A recent report from UCAS shows that the gap in the take-up of university places between more and less advantaged students is widening.
While a greater number of less-privileged students got places at university, wealthier students won places at a higher rate.
Furthermore, according to UCAS figures, it seems that little progress has been made since 2014 to achieve equal representation in terms of socioeconomic background.
In 2017, 53.1% of students in the most well-off group managed to secure university places, which represents a 1.8% increase compared to the previous year.
At the opposite end of the spectrum, 13.8% of teenagers from the least well-off group got university places, which is a 1.2% increase compared to last year. However, there also was a 7.4% increase in the entry rates to top universities this year from this group.
The report shows that students from the most advantaged backgrounds are almost 10 times more likely to win places at the best universities compared to those from the most disadvantaged backgrounds.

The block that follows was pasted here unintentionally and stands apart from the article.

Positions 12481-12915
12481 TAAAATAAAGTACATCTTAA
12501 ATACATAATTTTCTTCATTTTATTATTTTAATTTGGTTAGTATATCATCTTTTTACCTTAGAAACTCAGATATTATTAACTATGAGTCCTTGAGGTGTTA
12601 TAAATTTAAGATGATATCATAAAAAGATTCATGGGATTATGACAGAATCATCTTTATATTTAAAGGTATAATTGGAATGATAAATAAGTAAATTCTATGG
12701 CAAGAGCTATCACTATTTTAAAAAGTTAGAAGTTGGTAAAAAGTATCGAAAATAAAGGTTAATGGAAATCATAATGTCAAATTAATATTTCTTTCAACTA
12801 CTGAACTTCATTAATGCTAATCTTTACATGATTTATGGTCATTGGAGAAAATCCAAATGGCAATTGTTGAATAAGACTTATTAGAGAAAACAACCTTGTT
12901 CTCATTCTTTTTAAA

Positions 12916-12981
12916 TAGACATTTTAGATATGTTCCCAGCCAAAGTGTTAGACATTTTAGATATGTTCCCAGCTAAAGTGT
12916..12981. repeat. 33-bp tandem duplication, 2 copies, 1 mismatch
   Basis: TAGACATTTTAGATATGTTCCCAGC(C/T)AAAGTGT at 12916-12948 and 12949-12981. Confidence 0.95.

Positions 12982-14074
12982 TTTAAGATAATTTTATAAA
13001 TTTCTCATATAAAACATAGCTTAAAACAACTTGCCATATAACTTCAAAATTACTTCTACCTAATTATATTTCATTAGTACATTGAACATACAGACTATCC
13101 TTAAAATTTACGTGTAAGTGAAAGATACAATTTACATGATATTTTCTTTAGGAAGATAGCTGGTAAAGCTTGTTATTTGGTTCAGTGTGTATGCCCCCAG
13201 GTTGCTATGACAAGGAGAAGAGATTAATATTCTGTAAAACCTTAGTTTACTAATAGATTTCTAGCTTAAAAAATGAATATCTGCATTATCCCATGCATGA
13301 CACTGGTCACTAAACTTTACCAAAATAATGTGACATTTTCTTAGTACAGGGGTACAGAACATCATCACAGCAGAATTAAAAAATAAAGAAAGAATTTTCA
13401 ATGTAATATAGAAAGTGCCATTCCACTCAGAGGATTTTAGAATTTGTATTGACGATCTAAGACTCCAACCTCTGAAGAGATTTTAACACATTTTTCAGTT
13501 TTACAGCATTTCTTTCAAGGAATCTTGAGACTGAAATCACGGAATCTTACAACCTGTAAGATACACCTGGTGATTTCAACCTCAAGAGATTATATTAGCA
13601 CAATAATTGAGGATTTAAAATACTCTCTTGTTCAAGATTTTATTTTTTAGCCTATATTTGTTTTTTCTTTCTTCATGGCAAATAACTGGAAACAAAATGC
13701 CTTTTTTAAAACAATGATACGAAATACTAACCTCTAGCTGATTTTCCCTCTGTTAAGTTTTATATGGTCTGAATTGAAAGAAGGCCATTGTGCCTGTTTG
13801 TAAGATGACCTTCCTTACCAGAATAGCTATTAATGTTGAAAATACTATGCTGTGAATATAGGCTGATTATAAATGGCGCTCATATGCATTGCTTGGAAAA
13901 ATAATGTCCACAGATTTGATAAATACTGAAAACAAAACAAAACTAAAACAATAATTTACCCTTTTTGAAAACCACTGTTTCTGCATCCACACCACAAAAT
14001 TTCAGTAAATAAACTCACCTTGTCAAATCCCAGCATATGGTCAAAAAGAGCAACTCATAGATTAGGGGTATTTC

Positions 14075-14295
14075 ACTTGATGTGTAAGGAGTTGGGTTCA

Clare Marchant, Chief Executive of UCAS, told the BBC: “Although our analysis shows that a record number of disadvantaged young people have entered higher education this year – with the greatest increase at higher-tariff providers – gaps in participation remain wide.”
According to UCAS figures, it seems that little progress has been made since 2014 to achieve equal representation in terms of socioeconomic background
Universities Minister Jo Johnson also said: “Today’s figures show that 18-year-olds from disadvantaged areas are now 50% more likely to go university in 2017 than in 2009. However, we recognise that there is more to do.”
There was also some controversy regarding the number of unconditional offers given out by universities, with data showing that these increased by 40% compared to the previous year, and by 1600% since 2014, across all UK universities.
The report from UCAS features a new measure of equality, the POLAR3 classification, which looks at social background, ethnicity and gender to determine the extent of equal representation in campuses across the country.